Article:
U.S. Intel Chief: Israel takes `worst-case` view of Iran nukes threat (Haaretz)

In tegenstelling met voortdurende alarmerende waarschuwingen vanuit Israel, getuigen Amerikaanse top-intelligence autoriteiten dat Iran niet over hoog verrijkt uranium beschikt om nucleaire wapens te maken.

A top U.S. intelligence official says Israel had adopted more of a "worst-case" interpretation in concluding that Iran was further along in nuclear weapon development, but this was based on the same facts as Washington was working with.

In testimony before Congress on Tuesday, the officials – Director of National Intelligence Dennis Blair and Defense Intelligence Agency Director Lt. Gen. Michael Maples – said Iran does not have any highly enriched uranium, the fuel used to power a nuclear warhead.

The officials also said recent Iranian missile tests were not directly related to its nuclear activities. They said the two programs were believed to be on separate development tracks.

Blair had been asked to clarify recent conflicting statements from defense officials on Iran’s nuclear program.

U.S. Joint Chiefs of Staff Admiral Mike Mullen said in a televised interview last week that the U.S. believes Iran has obtained enough nuclear material to make a bomb.

But U.S. Defense Secretary Robert Gates said hours later that Iran was in fact not close to having a nuclear weapon, which gives the United States and others time to try to persuade Tehran to abandon its suspected atomic arms program…

U.S. Intel Chief: Israel takes `worst-case` view of Iran nukes threat (Haaretz)

Military Intellience chief Amos Yadlin said Sunday at the weekly cabinet meeting that "Iran has crossed the technological threshold" in its quest for nuclear arms.

"Arrival at military nuclear capability is a matter of strategy," Yadlin said. "Iran is accumulating hundreds of kilograms of enriched uranium at a low level and hopes to utilize the dialogue with the West in order to gain time, which is required in order to achieve the capability to manufacture a nuclear bomb."

Yadlin stressed that the American government’s new approach of dialogue with Iran is being treated with caution in the Middle East.

"The moderate Arab states think this will come at their cost and will be used for negative purposes by Iran and Syria, who are dragging out time with the appearance of talks but are continuing to arm themselves and to support terrorism," Yadlin said. "The extremist axis hopes the U.S. will change its stance, but they suspect that it is a step that will only advance the formulation of a more efficient coalition against them." ..

MI chief: Iran has crossed ‘technological threshold’ in quest for nukes (By Barak Ravid, Haaretz Correspondent and Reuters)

The stand-off over the disputed Iranian nuclear program cannot be resolved without the engagement of Iran’s Arab neighbors, United Nations atomic watchdog chief Mohamed ElBaradei said on Monday.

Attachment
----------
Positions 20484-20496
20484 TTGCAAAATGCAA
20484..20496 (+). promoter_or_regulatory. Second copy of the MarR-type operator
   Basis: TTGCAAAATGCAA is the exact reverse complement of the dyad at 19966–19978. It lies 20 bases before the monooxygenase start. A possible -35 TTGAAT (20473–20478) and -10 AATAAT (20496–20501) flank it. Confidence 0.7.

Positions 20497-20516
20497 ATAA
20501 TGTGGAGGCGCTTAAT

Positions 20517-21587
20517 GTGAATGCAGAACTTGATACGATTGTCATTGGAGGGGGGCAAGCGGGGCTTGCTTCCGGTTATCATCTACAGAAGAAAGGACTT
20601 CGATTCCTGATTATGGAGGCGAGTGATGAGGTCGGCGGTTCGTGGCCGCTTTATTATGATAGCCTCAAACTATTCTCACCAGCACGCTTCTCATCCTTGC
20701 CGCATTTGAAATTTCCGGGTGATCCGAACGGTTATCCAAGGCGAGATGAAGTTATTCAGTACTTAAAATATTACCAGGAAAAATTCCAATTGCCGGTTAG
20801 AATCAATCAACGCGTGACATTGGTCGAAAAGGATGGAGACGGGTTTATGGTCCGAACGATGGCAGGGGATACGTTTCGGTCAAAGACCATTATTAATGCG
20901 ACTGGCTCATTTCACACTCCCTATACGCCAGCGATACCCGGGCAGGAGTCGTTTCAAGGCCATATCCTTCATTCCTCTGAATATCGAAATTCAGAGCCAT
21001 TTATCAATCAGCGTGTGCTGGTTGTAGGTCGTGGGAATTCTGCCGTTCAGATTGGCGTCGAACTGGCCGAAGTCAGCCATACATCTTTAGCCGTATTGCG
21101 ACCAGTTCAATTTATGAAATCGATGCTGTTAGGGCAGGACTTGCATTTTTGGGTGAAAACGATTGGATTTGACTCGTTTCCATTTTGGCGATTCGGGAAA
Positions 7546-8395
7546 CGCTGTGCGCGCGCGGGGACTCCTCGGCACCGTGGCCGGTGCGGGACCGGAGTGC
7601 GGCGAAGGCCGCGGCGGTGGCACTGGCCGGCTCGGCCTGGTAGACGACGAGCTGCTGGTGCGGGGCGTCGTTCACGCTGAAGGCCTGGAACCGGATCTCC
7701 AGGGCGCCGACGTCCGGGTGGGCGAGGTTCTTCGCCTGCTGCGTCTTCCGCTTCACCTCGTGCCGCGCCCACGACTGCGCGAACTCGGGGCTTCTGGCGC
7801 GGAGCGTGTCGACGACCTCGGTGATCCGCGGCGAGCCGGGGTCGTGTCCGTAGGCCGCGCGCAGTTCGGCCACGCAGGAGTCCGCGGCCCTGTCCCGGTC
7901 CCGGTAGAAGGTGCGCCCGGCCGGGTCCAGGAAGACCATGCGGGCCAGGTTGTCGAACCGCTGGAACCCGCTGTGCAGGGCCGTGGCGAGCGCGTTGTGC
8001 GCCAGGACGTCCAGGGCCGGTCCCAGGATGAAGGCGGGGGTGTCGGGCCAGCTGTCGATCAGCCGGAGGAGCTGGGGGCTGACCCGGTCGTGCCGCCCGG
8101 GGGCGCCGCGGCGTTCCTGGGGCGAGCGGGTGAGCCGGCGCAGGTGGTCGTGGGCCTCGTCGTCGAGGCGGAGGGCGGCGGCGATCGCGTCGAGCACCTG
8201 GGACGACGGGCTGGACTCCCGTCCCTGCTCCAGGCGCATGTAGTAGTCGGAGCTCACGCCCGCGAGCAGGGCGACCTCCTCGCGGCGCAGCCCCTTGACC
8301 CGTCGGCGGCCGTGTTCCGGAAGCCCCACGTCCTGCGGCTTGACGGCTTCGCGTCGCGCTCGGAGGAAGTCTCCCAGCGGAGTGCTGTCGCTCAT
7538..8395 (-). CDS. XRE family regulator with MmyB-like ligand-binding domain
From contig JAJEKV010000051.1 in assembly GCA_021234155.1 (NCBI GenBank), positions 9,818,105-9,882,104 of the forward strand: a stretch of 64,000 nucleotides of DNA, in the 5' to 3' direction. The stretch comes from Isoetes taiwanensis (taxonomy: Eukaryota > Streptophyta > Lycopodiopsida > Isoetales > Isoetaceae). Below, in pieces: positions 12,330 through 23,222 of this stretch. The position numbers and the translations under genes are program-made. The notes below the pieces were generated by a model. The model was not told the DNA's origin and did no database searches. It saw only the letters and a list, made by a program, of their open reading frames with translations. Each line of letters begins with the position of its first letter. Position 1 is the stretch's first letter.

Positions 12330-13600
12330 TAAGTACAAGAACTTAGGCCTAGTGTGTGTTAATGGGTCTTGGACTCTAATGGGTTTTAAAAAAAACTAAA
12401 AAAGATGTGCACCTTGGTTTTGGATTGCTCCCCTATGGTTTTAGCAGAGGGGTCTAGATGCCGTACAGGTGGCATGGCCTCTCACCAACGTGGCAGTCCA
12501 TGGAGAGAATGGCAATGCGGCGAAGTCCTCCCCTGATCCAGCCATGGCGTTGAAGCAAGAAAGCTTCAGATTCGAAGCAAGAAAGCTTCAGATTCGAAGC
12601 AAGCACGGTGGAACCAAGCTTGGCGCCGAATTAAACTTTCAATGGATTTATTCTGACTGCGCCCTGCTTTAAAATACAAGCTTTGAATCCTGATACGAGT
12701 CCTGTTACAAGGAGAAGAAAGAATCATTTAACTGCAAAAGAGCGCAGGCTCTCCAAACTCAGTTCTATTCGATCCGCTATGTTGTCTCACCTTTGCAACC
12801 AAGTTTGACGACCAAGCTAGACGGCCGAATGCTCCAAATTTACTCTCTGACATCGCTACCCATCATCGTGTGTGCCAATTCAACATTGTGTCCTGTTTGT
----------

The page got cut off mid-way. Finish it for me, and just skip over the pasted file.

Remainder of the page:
He said a U.S. policy turnabout towards direct talks with Iran has boosted chances of a peaceful solution but the involvement of Arab states was crucial. Arabs have historically mistrusted Iran but are split over how to deal with it.

"I find it surprising that the Arab countries are not engaged in dialogue between Iran and the West. The neighbors so far have been sitting on the fence. Any solution to the Iranian issue has to engage the neighbors," ElBaradei said.

Middle East analysts say Gulf Arab states had little love for ex-U.S. President George W. Bush’s hawkish, no-negotiations stance on Iran, fearing it could lead to a ruinous regional war.

But now they worry that any U.S. rapprochement with Iran could ultimately produce a nuclear-armed, non-Arab, Shi’ite Muslim superpower in their back yard and squeeze Sunni Muslim Arabs between two non-Arab nuclear power hubs, Iran and Israel…

IAEA: Arabs crucial to resolving Iran nuke issue (Reuters/Haaretz)

While the United States was fighting for its economic life, Obama administration officials and the media issued a blizzard of contradictory claims over Iran’s alleged nuclear threat, leaving one wondering who is really charge of US foreign policy?

Much of the uproar over Iran’s so-far non-existent nuclear weapons must be seen as part of efforts by the Israeli lobby to block President Barack Obama’s proposed opening to Teheran, and to keep pressing the US to attack Iran’s nuclear infrastructure.

Israel’s supporters and most Israeli military experts insist Iran has secret weapons programmes. Israel knows about covert nuclear programs, having run one of the world’s largest and most productive.

The hawkish Hillary Clinton’s naming of veteran Israel supporter Dennis Ross as her special adviser on Iran and the Gulf suggest she is more interested in building future domestic political support than securing balanced advice.

Meanwhile, confusion over Iran grew sharply. New CIA director, Leon Panetta, said ‘there is no question, they (Iran) are seeking that (nuclear weapons) capability.’

Pentagon chief Adm. Mike Mullen claimed Iran had ‘enough fissile material to build a bomb.’ Fox News claimed Iran already had 50 nuclear weapons. While the American Rome burns, here we go again with renewed hysteria over MWMD’s – Muslim Weapons of Mass Destruction. Wars drums are again beating over Iran.

The czar of all 16 US intelligence agencies, Adm. Dennis Blair, stated Iran could have enough enriched uranium for one atomic weapon by 2010-2015. But he reaffirmed the 2007 US National Intelligence Estimate that Iran does not have nuclear weapons and is not pursuing them. Defence Secretary William Gates backed up Blair. So does the UN nuclear agency. Some of the confusion over Iran comes from misunderstanding nuclear enrichment, and lurid scare stories…

Here We Go Again With the Iranian Nuclear Scare (By Eric S. Margolis in Khaleej Times?ICH)

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